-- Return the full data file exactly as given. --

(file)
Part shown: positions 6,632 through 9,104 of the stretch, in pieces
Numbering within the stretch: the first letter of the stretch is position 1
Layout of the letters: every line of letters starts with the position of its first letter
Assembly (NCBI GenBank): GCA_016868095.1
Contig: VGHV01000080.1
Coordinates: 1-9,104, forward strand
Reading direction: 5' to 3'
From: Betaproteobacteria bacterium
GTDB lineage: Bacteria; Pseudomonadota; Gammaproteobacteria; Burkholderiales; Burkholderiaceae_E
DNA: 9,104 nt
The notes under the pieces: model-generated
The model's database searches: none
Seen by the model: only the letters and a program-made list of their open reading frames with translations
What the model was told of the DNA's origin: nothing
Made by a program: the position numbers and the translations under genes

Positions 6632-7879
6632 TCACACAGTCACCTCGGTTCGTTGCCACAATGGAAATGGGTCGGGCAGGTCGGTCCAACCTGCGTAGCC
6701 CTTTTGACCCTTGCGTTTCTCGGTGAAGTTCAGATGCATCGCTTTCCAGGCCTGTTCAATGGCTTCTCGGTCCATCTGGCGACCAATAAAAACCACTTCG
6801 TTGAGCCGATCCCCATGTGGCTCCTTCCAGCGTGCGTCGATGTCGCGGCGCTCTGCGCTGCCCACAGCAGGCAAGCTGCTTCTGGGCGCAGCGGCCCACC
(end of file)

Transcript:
Part shown: positions 6,632 through 9,104 of the stretch, in pieces
Numbering within the stretch: the first letter of the stretch is position 1
Layout of the letters: every line of letters starts with the position of its first letter
Assembly (NCBI GenBank): GCA_016868095.1
Contig: VGHV01000080.1
Coordinates: 1-9,104, forward strand
Reading direction: 5' to 3'
From: Betaproteobacteria bacterium
GTDB lineage: Bacteria; Pseudomonadota; Gammaproteobacteria; Burkholderiales; Burkholderiaceae_E
DNA: 9,104 nt
The notes under the pieces: model-generated
The model's database searches: none
Seen by the model: only the letters and a program-made list of their open reading frames with translations
What the model was told of the DNA's origin: nothing
Made by a program: the position numbers and the translations under genes

Positions 6632-7879
6632 TCACACAGTCACCTCGGTTCGTTGCCACAATGGAAATGGGTCGGGCAGGTCGGTCCAACCTGCGTAGCC
6701 CTTTTGACCCTTGCGTTTCTCGGTGAAGTTCAGATGCATCGCTTTCCAGGCCTGTTCAATGGCTTCTCGGTCCATCTGGCGACCAATAAAAACCACTTCG
6801 TTGAGCCGATCCCCATGTGGCTCCTTCCAGCGTGCGTCGATGTCGCGGCGCTCTGCGCTGCCCACAGCAGGCAAGCTGCTTCTGGGCGCAGCGGCCCACC